Given her history, which includes a 2002 USPRO Cycling Tour championship as well as a reputation for rescuing abandoned kittens on pre-race ride-throughs, Laura Van Gilder may want to look into the aerodynamics of adding a comfort basket to her handlebars.
The story goes like this: before the 2002 National Road Race in Nashville, on a pre-ride with her Saturn Cycling teammates through the “country” portion of the course, Van Gilder spotted something out of the corner of her eye. “I thought it was a squirrel,” recounts Van Gilder. “It kept heading my way and I swerved to avoid it, then I realized it was a kitten.”
Worried that another cyclist might not be so lucky to miss it, she quickly picked up the wayward kitten and held it in her jersey while looking for a safe drop-off spot. Van Gilder continues, “a bit further up the road, my teammate and I found another kitten. Then another.” Further along, they found the remains of the kittens’ mother. So, with orphaned kittens stuffed in their biking jerseys, Van Gilder and her teammate made some decisions. “Since we weren’t from the area, I had no idea how to get to a shelter,” she says. Luckily, they rode past a retirement home, and found a cat-loving employee who agreed to harbor the kittens. The next day Van Gilder raced, keeping her eye out for any other possible members of the litter. “No one mentioned seeing any kittens on [race] day, so hopefully we found them all and got them to a safe place.”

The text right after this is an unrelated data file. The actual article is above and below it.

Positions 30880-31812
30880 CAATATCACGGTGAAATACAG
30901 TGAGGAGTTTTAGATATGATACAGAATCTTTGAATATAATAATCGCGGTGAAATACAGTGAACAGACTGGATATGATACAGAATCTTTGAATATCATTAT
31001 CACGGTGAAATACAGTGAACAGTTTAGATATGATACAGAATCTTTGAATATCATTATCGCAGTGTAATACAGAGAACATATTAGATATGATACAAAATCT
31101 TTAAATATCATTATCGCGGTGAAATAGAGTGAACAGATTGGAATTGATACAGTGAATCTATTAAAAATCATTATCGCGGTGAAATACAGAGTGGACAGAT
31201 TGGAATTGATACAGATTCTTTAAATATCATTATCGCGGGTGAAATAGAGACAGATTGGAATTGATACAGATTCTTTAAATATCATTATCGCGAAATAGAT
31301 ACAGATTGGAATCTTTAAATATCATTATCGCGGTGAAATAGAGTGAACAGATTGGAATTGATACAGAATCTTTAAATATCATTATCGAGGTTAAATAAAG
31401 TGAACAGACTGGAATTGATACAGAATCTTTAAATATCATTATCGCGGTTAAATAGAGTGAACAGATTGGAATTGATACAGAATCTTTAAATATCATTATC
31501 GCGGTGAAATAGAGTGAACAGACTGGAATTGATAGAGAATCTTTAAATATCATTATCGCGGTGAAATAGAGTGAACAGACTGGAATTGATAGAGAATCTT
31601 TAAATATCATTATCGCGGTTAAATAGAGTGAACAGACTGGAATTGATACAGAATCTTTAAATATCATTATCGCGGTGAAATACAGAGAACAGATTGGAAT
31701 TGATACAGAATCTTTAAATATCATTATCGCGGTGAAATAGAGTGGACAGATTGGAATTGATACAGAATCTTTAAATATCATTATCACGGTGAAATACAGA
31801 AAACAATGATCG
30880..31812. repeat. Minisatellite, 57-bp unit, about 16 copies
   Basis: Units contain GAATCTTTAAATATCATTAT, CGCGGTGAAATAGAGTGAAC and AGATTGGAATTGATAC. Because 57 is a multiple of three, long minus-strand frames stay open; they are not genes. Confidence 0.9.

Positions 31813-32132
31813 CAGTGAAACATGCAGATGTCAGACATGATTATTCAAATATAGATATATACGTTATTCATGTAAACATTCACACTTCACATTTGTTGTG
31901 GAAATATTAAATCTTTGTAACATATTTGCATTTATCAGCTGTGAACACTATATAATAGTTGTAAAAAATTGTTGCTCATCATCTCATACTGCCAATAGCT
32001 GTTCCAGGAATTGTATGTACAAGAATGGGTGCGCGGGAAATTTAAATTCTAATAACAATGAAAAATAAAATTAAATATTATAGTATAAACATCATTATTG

So it goes, another day in the life of Laura Van Gilder, champion of cycling and equal champion of needy animals. Her history of impressive pro wins (she ended the 2002 season atop the National Racing Calendar rankings) is rivaled only by her capacity to help animals in need. One day, she’s winning the Denville Cycling Classic, a race made up entirely of male racers. Another, she’s filling vacancies in her Paradise, Pennsylvania home with one of the four dogs she has rescued from shelters (Duke, an Australian Shepherd; Meg, a Border Collie Mix; Punkin, a Lab Mix; and Fred, an American Eskimo). As for any other additions to the home: “I have an open home and heart for any animal in need, but I realize that my home is only so big, and I would get too attached to more animals.” Instead, she spreads the word (“I try to educate and influence friends to open their homes to animals and not to purchase them”), and encourages people to follow behind her lead, a position she has grown professionally and personally accustomed to.
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